A recent study published in Psychiatric Services noted that approximately 20% of patients stopped taking their prescribed antidepressants without telling their healthcare providers. Medication adherence is a huge problem in medicine and taking medications incorrectly impacts patient treatment goals. Non-compliance with prescribed medication rates are sometimes stated to be as high as 75%.
Many solutions to this problem have been introduced. The industry has come up with clever ways to remind patients to take their medications on time, ranging from watches to fancy bottle caps with alarms, and even mobile apps. While they solve the problem of “simply forgetting” to take the medicine on time, none of those technologies get to the root causes of non-compliance. Patients may not be convinced that the medication will do any good, or they don’t “feel it working”. They may find the side effects overwhelming or may not be able to self-administer the drug properly, e.g. injections or inhalers.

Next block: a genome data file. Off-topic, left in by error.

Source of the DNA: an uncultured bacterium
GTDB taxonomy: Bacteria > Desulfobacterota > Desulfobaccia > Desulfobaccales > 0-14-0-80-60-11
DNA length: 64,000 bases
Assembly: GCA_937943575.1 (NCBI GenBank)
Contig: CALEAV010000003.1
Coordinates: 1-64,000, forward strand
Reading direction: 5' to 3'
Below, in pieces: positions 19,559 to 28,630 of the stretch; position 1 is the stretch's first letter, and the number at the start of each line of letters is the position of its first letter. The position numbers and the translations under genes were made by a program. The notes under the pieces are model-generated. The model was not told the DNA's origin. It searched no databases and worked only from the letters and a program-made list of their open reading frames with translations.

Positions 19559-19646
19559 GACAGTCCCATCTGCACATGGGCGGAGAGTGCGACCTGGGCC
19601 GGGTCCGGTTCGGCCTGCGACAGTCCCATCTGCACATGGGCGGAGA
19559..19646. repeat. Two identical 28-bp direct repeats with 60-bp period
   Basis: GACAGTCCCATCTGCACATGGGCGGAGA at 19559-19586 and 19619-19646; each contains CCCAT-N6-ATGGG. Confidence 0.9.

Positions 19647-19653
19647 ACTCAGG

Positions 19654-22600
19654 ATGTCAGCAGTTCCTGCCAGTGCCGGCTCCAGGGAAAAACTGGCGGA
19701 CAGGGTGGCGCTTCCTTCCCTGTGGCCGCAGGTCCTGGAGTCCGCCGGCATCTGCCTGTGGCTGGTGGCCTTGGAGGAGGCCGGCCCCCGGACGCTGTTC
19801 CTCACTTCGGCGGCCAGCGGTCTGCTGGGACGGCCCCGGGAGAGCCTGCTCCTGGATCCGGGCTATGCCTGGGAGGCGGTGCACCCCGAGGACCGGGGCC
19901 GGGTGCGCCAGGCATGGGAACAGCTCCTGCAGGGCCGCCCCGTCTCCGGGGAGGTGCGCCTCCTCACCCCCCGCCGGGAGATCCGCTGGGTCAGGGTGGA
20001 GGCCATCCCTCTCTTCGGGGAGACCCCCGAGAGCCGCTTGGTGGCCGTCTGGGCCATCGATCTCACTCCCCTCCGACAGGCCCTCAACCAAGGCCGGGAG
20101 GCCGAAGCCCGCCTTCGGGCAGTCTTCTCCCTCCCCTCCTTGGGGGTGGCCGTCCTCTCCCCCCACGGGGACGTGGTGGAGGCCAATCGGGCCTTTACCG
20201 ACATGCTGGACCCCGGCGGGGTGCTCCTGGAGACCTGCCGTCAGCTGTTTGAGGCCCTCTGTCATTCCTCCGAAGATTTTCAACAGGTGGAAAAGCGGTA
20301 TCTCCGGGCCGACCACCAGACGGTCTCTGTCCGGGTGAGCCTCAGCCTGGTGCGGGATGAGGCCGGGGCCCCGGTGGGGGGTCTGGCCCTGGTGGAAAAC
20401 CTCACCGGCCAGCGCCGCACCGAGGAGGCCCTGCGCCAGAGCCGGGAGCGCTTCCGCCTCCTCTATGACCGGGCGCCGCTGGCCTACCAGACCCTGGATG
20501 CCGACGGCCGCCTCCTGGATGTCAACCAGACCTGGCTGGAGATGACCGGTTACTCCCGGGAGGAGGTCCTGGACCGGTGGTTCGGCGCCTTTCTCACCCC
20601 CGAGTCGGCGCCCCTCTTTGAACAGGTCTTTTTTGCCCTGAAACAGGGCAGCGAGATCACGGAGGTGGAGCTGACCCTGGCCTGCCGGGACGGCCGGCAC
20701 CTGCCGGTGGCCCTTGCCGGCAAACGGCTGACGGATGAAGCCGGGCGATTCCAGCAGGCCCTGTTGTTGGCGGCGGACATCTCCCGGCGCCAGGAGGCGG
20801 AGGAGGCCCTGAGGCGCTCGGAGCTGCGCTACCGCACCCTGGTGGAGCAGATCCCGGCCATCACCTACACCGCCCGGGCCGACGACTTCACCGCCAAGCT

Non compliance is a challenging and complex issue that may have, in part, a simple answer. When clinicians ask patients at every visit – are you taking your medication as I directed? All the time, every time? – a bond of caring is formed and strengthened. The National Medication Adherence in America report states that a personal connection with the patient is a top predictor of adherence with medication regimens. Patients are unlikely to volunteer that a medication regimen is too tough to follow or that the medicine makes them feel worse. Clinicians can then make suggestions or change the medication. Implementing this simple strategy can make a huge difference to a single patient or to many. It’s worth a try.
InnovaHealth Innovations provides consulting services to medical practices to help them be successful in today’s complex healthcare environment. You can reach IHI at: 503.341.0593.